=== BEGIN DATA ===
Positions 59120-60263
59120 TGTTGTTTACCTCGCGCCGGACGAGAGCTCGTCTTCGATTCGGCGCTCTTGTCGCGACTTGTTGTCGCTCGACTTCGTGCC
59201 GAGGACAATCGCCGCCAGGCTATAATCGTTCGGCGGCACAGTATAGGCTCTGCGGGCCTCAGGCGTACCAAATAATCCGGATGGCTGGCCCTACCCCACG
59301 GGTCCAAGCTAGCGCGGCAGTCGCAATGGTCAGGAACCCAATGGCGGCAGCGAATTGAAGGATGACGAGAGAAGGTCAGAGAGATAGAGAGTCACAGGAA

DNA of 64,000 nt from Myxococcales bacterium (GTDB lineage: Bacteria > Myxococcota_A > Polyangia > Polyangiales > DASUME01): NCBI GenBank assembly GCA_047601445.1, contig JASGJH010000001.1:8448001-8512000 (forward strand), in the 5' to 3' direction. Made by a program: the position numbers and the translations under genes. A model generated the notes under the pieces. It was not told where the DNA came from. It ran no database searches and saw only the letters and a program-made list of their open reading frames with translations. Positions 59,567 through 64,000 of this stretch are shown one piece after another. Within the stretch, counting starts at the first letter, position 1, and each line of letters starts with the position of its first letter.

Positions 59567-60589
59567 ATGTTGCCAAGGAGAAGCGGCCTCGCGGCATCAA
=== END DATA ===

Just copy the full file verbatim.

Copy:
Positions 59120-60263
59120 TGTTGTTTACCTCGCGCCGGACGAGAGCTCGTCTTCGATTCGGCGCTCTTGTCGCGACTTGTTGTCGCTCGACTTCGTGCC
59201 GAGGACAATCGCCGCCAGGCTATAATCGTTCGGCGGCACAGTATAGGCTCTGCGGGCCTCAGGCGTACCAAATAATCCGGATGGCTGGCCCTACCCCACG
59301 GGTCCAAGCTAGCGCGGCAGTCGCAATGGTCAGGAACCCAATGGCGGCAGCGAATTGAAGGATGACGAGAGAAGGTCAGAGAGATAGAGAGTCACAGGAA

DNA of 64,000 nt from Myxococcales bacterium (GTDB lineage: Bacteria > Myxococcota_A > Polyangia > Polyangiales > DASUME01): NCBI GenBank assembly GCA_047601445.1, contig JASGJH010000001.1:8448001-8512000 (forward strand), in the 5' to 3' direction. Made by a program: the position numbers and the translations under genes. A model generated the notes under the pieces. It was not told where the DNA came from. It ran no database searches and saw only the letters and a program-made list of their open reading frames with translations. Positions 59,567 through 64,000 of this stretch are shown one piece after another. Within the stretch, counting starts at the first letter, position 1, and each line of letters starts with the position of its first letter.

Positions 59567-60589
59567 ATGTTGCCAAGGAGAAGCGGCCTCGCGGCATCAA